A semi-dominant allele, niv-525, acts in trans to inhibit expression of its wild-type homologue in Antirrhinum majus.

Abstract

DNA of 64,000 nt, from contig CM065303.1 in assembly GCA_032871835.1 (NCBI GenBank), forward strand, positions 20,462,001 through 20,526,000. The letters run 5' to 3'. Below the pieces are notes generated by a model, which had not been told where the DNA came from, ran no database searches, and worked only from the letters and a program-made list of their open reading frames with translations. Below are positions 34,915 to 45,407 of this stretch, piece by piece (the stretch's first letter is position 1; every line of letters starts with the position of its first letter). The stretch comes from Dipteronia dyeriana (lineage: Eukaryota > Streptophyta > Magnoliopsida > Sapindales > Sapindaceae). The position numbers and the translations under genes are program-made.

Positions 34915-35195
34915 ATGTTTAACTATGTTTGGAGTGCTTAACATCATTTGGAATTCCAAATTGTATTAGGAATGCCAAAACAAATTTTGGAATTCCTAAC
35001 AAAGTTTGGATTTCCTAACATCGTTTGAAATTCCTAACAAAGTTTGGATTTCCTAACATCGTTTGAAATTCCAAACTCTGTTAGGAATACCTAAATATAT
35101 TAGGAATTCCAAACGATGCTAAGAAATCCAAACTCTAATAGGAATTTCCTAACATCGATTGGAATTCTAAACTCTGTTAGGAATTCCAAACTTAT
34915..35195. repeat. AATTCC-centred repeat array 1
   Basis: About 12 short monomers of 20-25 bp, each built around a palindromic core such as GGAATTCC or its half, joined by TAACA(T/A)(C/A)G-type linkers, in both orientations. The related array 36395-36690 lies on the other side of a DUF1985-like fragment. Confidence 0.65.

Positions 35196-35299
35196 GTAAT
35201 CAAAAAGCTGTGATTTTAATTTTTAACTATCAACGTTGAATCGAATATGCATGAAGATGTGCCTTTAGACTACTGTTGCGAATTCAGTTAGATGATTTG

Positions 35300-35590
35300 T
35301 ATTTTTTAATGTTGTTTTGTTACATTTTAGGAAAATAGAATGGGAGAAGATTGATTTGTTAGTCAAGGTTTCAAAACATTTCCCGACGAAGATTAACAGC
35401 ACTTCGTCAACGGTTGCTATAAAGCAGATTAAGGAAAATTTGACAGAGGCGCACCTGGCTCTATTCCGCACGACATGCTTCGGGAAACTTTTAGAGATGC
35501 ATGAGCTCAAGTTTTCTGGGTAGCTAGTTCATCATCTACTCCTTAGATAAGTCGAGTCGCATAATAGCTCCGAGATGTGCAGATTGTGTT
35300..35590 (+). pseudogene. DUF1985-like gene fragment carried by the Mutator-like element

Niv-525 is a semi-dominant allele of the nivea locus, which encodes the enzyme chalcone synthase required for flower pigment biosynthesis in Antirrhinum majus. Plants heterozygous for niv-525 and wild-type (Niv+) allele, have flowers with a reduced intensity and novel spatial pattern of pigmentation compared with Niv+ homozygotes. In heterozygotes, niv-525 acts in trans to reduce the steady-state level of nivea transcript produced by its Niv+ homologue and hence the quantity of chalcone synthase protein. Niv-525 carries an inverted duplication of 207 bp in its promoter region which has arisen following excision of the transposable element Tam 3. This structure can be explained by a model of plant transposable element excision that involves resolution of two hairpin DNA molecules. Possible mechanisms for the trans-acting effect of niv-525 and its relationship to other examples of allelic interactions, such as transvection in Drosophila melanogaster, are discussed.

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